Concentrations and cycling of DMS, DMSP, and DMSO in coastal and offshore waters of the Subarctic Pacific during summer, 2010-2011
Asher, Elizabeth C.
Dacey, John W. H.
Tortell, Philippe D.
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KeywordDimethylsulfide; DMSP; DMSO; DMS turnover; Rate measurements; Isotopic tracers; Sea-air flux; Upwelling
Concentrations of dimethylsulfide (DMS), measured in the Subarctic Pacific during summer 2010 and 2011, ranged from ∼1 to 40 nM, while dissolved dimethylsulfoxide (DMSO) concentrations (range 13-23 nM) exceeded those of dissolved dimethyl sulfoniopropionate (DMSP) (range 1.3–8.8 nM). Particulate DMSP dominated the reduced sulfur pool, reaching maximum concentrations of 100 nM. Coastal and off shore waters exhibited similar overall DMS concentration ranges, but sea-air DMS fluxes were lower in the oceanic waters due to lower wind speeds. Surface DMS concentrations showed statistically significant correlations with various hydrographic variables including the upwelling intensity (r2 = 0.52, p < 0.001) and the Chlorophyll a/mixed layer depth ratio (r2 = 0.52, p < 0.001), but these relationships provided little predictive power at small scales. Stable isotope tracer experiments indicated that the DMSP cleavage pathway always exceeded the DMSO reduction pathway as a DMS source, leading to at least 85% more DMS production in each experiment. Gross DMS production rates were positively correlated with the upwelling intensity, while net rates of DMS production were significantly correlated to surface water DMS concentrations. This latter result suggests that our measurements captured dominant processes driving surface DMS accumulation across a coastal-oceanic gradient.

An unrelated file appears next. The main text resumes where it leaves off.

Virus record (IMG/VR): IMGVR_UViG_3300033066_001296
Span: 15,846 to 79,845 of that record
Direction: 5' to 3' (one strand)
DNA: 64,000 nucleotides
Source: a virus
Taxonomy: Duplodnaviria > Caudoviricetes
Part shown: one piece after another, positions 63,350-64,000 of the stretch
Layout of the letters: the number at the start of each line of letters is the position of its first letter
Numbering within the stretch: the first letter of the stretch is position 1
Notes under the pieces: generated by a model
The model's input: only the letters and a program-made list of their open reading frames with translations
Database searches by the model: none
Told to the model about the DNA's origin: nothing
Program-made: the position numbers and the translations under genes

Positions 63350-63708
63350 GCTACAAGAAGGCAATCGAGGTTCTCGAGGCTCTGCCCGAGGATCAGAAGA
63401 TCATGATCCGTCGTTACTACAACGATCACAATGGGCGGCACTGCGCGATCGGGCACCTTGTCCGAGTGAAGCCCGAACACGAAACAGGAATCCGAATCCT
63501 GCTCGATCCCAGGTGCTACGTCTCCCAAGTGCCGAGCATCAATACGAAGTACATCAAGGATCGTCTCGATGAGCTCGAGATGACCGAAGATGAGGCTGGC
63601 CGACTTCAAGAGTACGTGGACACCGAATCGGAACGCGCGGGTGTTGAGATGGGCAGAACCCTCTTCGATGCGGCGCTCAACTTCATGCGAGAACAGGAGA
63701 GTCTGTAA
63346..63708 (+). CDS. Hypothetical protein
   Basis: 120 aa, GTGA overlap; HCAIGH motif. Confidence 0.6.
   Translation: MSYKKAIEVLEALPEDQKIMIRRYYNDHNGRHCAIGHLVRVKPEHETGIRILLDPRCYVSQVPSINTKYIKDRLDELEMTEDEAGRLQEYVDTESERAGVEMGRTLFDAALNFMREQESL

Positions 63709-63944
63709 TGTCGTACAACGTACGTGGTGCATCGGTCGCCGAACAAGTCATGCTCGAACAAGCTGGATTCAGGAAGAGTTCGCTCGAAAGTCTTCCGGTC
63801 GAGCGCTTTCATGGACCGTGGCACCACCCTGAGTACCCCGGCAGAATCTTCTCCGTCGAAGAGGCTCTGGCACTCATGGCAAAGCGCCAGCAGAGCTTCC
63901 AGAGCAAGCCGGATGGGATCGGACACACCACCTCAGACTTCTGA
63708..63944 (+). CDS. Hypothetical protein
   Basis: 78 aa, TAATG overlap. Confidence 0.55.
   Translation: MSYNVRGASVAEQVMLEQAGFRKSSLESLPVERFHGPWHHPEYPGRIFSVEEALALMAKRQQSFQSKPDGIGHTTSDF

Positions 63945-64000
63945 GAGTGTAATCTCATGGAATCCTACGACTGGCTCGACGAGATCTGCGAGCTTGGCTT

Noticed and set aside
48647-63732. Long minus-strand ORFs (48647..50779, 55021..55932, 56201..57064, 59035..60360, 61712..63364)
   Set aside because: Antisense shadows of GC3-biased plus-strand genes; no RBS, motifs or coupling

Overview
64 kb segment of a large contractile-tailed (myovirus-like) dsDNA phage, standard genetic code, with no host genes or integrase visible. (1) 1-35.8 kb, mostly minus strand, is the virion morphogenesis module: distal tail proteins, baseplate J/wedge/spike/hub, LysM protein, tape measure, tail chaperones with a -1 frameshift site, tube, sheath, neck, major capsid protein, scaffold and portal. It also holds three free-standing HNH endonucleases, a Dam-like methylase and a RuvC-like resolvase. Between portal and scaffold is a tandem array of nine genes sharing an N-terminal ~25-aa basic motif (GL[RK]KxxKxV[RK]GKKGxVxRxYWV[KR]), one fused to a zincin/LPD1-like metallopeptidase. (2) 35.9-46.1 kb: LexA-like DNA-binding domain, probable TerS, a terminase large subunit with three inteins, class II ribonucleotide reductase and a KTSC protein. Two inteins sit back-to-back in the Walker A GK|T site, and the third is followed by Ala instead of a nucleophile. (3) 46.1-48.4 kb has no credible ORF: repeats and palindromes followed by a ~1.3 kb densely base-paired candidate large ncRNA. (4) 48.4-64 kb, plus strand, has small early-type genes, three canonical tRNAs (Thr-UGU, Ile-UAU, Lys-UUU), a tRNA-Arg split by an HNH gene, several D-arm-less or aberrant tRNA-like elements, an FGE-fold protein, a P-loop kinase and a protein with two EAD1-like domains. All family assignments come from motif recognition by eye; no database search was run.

Author Posting. © American Geophysical Union, 2017. This article is posted here by permission of American Geophysical Union for personal use, not for redistribution. The definitive version was published in Journal of Geophysical Research: Oceans 122 (2017): 3269–3286, doi:10.1002/2016JC012465.